The Importance Of Paw's Jobs During WWII

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POW’s Jobs During WWII From the book, Night, it didn’t tell us much what the Jews worked on the concentration camps. Elie only told us two jobs which were his jobs. One job he worked was in a factory separating items. His other job was carrying stones from place to place. These were the only jobs mentioned in the book. I want to know what other jobs the prisoners had to work everyday on the concentration camps. There should have been harder jobs than the jobs Elie worked. I chose this topic particularly because it’s something I don’t know much about. Also I am interested on what the prisoners worked as. I want to learn what jobs Jews had to do everyday on the concentration camps. That’s why I am doing this topic, so we can learn what other…show more content…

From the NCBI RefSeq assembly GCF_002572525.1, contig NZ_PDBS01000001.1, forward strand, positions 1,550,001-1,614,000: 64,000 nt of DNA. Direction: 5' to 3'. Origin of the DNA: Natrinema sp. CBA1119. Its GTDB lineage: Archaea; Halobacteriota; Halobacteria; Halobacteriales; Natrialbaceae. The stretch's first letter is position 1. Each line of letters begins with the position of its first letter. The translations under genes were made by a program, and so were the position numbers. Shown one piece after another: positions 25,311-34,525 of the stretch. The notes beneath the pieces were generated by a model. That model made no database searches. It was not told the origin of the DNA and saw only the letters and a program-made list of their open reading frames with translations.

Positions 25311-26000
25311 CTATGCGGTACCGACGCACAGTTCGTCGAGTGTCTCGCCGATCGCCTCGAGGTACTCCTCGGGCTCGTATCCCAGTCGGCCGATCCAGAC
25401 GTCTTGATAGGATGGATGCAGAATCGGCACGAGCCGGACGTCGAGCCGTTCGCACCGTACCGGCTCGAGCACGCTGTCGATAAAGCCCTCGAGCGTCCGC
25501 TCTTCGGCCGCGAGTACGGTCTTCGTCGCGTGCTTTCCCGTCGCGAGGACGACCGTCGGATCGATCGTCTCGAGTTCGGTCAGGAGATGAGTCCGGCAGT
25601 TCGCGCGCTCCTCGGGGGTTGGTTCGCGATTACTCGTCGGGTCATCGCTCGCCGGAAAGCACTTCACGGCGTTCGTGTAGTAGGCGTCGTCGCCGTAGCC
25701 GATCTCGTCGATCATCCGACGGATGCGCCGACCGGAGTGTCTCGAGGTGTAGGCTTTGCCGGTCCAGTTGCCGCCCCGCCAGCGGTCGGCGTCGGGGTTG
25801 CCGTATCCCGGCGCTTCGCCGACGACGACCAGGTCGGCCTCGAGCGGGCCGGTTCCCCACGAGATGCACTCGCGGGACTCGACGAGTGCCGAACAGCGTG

On Sunday, November 29th at 10:39 am, I started the research about my topic. I wasn’t in the best mood, but I had to finish this research and find my answer. The first thing I did was go open up a web browser, Google, and type in, “What did Jewish prisoners work during WWII.” It took me to Wikipedia and there was a section on the page called, “Forced Workers.” It talked about how people were put into labour camps depending on different categories of inmates. The ones in the camps were called “undesirables” who were homeless, homosexual, criminals, political dissidents, communists, and Jews. Prisoners in the Nazi labour camps were worked to death. They had a small amount of ration. The prisoners who couldn’t work were killed and many died as a result of forced labour in the camps. Later on after the invasion of Poland, Jews over the age of 12 who were living in the General Government were forced to work under forced labour. Then all non-Germans who were in the General Government were subject to forced labour in 1942. After looking at this information, I scrolled down to find what the Jews and other prisoners worked on the camps. Then I found my answer. Some prisoners provided work in the German war industry. They repaired bombed railroads, bridges, or worked on farms. Most jobs weren’t on the camps, they would be outside of the camps. There was more information saying that later on more prisoners were working on the war

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